Sounds convoluted to some, but I suspect that it would be one heck of an adventure craft, capable of -all kinds- of uses.

    But for this to be as stable as it can be, it needs to be a proven and tried design such as the two boats mentioned earlier; free-board, width and angle of the bottom of the hull, etc., will be crucial.

    And now I can keep my old 29-2, 4" .44 mag. ;^>) I've had it so long that I didn't really want to part with it anyway. .

    Thanks,

    ruffle

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    Thumbs up pontoons....

    ruffles...
    I have a pair of pontoons for my 19' Grumman, and have experimented with them under motor power and was nonplused...they get me entirely too wet...my canoe is plenty stable under way. I do use them while fishing, that way the boat is uber stable so I can stand to cast ...particularly fly casting. Other than that, I have no use for them.

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    Hi Rick,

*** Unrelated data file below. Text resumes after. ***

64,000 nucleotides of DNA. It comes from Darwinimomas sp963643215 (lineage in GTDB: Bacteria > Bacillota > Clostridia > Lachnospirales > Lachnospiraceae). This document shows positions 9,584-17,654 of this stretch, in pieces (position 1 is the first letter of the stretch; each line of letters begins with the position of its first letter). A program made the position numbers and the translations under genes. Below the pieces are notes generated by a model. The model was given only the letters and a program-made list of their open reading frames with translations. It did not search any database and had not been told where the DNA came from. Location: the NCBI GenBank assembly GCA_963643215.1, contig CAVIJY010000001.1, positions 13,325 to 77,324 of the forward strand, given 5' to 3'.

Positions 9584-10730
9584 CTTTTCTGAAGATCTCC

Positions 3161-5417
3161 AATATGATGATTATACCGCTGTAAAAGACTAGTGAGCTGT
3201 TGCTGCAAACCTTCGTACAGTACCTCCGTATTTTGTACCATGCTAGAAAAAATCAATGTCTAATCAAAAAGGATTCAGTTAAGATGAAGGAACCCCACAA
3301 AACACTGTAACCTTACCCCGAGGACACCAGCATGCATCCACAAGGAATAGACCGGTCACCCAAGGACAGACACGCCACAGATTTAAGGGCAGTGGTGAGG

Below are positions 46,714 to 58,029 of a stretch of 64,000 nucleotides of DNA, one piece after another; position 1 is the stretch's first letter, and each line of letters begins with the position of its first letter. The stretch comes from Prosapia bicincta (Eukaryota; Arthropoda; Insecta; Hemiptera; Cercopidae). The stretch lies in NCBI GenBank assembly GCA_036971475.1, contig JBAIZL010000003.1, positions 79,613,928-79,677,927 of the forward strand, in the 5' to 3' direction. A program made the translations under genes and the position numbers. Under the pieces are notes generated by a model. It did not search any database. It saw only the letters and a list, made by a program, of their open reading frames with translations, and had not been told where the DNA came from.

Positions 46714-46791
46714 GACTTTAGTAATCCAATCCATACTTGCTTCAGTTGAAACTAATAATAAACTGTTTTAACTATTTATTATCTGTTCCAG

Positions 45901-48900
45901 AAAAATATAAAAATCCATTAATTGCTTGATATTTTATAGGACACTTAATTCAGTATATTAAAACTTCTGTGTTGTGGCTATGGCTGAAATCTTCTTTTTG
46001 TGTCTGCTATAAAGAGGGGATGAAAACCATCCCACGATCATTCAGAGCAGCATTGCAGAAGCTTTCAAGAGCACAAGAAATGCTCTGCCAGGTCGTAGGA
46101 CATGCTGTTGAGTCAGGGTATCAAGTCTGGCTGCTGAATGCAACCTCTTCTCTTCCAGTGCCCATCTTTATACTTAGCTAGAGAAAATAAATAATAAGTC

What were/are the dimensions of your pontoons? Factory or custom??

    I'm wondering if your spray problem is something that could be over-come with a change of design?

    Were they hydro-dynamic, or just bluntly oblong??

    Curious, as the fabrication of what I have in mind, particularly with marine-grade aluminum, is not an inexpensive venture.

    I posted a link in this forum, under the topic of 'canoe stabilizers and outriggers' that comes close to those I'm considering building.

    The ones that I'm currently planning would ride about 3.25' to 3.5' from gunnels the widest part of the boat; in other words, out a ways, though not ridiculously far from the boat, increasing the over-all width of the boat with the floats attached to about 10' +/-.

    A friend who works with aluminum in fabbing parts for his aricraft also recommended that I fab the pontoons out of a fairly solid foam and cover them in fiberglass, in order to save hundreds of dollars, but I really want them to be as solid as possible if I do this.

    I also figured that they'd be -the- ticket for a sailing kit to be attached on occasion..

    Thanks,

    ruffle

  9. #9
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    Thumbs up ruffles...pontoons....

    In order to get the best use out of a 19' Grumman or a 17' Osagian, first things first....